Thu, Apr 18, 2019 - Page 4 News List

Lack of salt and high blood pressure can spark water intoxication: doctor

By Chen Kuan-pei and Sherry Hsiao  /  Staff reporter, with staff writer

A neurologist in Changhua County said that people with high blood pressure should not eliminate salt completely from their diet after a 65-year-old woman fainted from water intoxication.

The woman, surnamed Chiang (江), had a history of high blood pressure and heart disease, and took medication to lower her blood pressure, said Yeh Tsung-hsun (葉宗?), director of the neurology department at Yuan Sheng Hospital.

For years, Chiang drank more than 2 liters of water per day, but did not add salt to her food, he said.

Following a report on the radio, she changed to a diet of white toast for breakfast, used soy sauce — but no salt — in preparing her lunch and dinner, and rinsed food with water to remove any salt when dining out, he said.

She did not report the changes to her doctor, he said.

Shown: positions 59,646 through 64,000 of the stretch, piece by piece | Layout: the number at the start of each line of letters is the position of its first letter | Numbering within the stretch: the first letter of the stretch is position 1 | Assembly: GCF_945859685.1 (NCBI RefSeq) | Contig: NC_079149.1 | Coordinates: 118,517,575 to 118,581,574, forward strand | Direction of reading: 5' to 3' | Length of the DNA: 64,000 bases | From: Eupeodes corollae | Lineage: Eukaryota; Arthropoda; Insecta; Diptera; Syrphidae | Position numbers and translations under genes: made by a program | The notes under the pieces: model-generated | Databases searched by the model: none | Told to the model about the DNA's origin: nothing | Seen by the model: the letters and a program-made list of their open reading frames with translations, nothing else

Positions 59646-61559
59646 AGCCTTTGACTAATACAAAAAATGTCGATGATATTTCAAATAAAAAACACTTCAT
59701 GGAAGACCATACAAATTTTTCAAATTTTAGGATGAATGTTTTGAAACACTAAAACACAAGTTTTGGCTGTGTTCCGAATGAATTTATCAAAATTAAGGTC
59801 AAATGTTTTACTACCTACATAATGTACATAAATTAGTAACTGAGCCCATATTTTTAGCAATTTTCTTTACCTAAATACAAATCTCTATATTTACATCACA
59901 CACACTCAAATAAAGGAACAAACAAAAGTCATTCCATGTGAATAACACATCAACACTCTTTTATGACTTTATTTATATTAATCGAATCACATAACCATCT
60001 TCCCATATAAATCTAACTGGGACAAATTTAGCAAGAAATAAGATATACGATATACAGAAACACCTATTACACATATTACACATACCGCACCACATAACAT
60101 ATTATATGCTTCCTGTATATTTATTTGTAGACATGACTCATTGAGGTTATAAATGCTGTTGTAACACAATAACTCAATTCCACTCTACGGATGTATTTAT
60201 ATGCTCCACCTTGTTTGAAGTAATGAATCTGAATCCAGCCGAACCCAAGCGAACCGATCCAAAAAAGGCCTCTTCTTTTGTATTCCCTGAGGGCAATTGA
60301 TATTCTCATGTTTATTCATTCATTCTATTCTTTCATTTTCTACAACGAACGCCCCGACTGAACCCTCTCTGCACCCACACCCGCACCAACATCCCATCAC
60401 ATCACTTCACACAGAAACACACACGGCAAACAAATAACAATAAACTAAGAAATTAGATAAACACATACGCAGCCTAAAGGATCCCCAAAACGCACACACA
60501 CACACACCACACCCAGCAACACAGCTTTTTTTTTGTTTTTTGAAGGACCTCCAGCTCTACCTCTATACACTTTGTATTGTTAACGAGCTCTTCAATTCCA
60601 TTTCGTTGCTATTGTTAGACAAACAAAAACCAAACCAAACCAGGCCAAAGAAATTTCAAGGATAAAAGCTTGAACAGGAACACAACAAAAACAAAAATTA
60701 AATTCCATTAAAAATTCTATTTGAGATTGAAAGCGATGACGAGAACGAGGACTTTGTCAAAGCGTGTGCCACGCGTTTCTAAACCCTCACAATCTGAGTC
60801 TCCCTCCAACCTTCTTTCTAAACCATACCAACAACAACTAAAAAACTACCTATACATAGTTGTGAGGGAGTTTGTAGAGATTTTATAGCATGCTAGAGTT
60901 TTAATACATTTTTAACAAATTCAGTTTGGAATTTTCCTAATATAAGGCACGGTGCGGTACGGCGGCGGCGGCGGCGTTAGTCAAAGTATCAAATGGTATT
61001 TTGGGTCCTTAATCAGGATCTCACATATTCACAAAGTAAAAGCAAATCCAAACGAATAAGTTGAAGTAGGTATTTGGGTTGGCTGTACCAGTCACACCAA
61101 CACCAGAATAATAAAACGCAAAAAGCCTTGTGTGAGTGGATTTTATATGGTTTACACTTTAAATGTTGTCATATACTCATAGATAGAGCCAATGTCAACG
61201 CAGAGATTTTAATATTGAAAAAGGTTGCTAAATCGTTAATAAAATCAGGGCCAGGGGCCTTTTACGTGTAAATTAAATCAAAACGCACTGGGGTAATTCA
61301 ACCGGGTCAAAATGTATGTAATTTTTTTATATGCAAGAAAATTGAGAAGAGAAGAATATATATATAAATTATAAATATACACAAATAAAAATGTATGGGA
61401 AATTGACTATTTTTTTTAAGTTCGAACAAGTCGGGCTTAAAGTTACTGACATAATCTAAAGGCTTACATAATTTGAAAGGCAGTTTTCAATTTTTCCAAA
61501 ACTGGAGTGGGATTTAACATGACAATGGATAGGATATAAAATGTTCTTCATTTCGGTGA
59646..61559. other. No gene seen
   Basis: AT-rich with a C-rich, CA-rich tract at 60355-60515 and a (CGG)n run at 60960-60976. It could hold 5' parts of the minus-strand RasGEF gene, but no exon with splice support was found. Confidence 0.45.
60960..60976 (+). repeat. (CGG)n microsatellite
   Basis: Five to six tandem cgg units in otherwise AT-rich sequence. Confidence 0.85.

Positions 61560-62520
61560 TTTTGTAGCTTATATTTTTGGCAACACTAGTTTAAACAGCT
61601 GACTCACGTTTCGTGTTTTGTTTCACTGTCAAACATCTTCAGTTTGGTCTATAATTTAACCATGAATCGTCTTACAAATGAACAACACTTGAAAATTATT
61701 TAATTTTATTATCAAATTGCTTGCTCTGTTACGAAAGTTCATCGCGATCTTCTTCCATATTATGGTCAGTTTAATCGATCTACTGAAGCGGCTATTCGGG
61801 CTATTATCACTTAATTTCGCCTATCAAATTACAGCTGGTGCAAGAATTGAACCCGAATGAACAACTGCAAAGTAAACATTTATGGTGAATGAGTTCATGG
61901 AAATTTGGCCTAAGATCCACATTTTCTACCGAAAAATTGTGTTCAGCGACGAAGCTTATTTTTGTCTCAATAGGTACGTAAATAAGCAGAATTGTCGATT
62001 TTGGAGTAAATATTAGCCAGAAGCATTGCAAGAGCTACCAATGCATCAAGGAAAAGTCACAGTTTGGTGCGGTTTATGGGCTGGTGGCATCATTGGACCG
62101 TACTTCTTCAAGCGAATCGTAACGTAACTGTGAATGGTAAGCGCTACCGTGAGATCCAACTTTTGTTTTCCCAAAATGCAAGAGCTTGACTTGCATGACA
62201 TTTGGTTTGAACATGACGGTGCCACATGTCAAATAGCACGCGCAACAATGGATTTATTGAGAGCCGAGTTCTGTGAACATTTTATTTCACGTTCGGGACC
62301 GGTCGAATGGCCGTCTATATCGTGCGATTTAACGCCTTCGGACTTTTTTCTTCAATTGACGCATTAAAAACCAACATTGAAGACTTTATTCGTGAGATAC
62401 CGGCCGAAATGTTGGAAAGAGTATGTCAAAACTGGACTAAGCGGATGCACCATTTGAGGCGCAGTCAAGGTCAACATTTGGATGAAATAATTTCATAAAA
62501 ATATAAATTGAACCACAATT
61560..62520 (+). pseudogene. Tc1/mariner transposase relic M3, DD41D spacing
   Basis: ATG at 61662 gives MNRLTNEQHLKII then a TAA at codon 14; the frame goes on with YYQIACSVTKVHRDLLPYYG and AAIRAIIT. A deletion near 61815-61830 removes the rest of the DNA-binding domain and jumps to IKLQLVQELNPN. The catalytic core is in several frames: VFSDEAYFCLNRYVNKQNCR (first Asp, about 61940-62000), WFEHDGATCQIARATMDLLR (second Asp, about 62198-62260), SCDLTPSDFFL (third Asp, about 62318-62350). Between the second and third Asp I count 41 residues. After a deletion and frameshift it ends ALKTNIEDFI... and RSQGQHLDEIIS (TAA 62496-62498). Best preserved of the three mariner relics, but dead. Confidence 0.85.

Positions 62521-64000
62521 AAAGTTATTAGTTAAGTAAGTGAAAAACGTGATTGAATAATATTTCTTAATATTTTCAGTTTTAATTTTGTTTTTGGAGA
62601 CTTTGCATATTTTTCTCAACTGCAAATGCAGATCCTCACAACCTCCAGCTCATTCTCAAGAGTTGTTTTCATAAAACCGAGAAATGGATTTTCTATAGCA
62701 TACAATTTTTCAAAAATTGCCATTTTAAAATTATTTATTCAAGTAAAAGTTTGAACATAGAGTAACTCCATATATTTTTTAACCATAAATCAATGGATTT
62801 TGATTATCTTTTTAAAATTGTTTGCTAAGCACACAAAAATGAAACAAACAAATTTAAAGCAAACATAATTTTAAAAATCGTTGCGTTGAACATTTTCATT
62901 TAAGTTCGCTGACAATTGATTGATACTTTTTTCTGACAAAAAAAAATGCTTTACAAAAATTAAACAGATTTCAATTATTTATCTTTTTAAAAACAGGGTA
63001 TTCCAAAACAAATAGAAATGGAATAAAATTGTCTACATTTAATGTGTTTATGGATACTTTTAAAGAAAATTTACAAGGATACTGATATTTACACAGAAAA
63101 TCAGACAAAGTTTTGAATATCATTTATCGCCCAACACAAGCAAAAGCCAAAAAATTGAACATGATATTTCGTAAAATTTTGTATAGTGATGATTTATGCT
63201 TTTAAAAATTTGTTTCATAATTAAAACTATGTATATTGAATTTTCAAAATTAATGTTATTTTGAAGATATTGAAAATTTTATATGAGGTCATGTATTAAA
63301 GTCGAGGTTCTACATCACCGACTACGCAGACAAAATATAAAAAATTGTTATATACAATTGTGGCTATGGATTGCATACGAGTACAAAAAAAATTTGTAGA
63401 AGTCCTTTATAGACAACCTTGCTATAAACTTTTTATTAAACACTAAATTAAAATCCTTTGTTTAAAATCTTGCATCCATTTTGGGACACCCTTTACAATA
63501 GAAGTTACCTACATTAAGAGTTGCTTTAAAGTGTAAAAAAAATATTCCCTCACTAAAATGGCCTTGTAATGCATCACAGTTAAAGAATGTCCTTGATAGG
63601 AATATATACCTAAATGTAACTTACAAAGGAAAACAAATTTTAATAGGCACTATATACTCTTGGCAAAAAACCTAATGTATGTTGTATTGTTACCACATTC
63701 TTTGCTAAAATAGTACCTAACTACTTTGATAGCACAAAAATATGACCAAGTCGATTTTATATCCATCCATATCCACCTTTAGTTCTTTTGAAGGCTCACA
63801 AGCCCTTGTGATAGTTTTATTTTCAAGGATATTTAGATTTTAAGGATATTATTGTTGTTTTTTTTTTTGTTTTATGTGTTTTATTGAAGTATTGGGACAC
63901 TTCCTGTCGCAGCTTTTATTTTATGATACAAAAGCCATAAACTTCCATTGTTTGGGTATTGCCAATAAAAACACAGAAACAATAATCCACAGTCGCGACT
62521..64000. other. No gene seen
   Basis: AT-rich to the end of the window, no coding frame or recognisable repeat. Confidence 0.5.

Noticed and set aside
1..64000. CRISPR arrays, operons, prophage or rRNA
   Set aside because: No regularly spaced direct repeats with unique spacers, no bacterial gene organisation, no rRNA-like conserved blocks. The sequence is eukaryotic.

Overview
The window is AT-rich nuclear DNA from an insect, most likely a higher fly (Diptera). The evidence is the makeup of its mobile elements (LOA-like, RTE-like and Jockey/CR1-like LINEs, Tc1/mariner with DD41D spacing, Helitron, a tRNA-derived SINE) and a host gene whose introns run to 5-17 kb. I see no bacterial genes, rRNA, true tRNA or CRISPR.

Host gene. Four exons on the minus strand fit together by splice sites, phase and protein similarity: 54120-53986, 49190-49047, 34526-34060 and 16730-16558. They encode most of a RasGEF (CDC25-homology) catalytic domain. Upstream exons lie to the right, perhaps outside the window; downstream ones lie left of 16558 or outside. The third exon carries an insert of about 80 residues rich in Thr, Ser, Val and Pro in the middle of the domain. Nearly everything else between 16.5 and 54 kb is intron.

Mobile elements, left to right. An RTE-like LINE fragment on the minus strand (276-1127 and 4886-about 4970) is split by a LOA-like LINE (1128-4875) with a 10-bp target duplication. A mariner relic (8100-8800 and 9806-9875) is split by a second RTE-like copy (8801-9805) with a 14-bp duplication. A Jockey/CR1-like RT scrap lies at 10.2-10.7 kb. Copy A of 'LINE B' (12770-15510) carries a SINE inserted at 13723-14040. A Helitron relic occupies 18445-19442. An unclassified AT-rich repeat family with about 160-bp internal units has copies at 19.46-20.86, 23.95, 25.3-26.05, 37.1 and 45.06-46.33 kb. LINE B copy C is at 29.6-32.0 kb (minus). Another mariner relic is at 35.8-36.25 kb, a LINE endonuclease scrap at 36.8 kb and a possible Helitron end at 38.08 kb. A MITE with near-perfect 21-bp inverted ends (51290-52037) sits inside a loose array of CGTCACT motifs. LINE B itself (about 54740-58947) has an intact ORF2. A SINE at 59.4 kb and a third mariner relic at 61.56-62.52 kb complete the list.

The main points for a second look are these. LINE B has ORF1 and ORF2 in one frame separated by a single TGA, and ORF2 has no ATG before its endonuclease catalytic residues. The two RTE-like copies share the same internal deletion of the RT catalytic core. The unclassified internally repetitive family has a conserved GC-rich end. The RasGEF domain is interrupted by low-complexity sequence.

One morning, as she was riding her bicycle to the grocery store, she fainted at a traffic light and was taken by a passerby to the emergency room, Yeh said.

A blood test showed that her sodium level had fallen to 110 millimoles per liter (mmol/L) and her potassium level to 2.9mmol/L, compared with normal levels of 135 to 145mmol/L and 3.5 to 5.5mmol/L respectively, Yeh said.

Neither a sodium excess nor deficiency is good for the human body, he added.

Chiang fainted due to the long-term lack of salt in her diet, which led to sodium and potassium imbalances, resulting in water intoxication, he said.

Her symptoms subsided after treatment and she was assigned a dietitian to help her manage her diet, he said.

Hospital dietitian Wang Shu-ying (王姝穎) said that people with high blood pressure who are on low-sodium diets should still consume 5 to 6 grams of salt per day.

Eating a moderate amount of fruits and vegetables with high levels of potassium. such as bananas, is also beneficial for patients with high blood pressure, Wang said.

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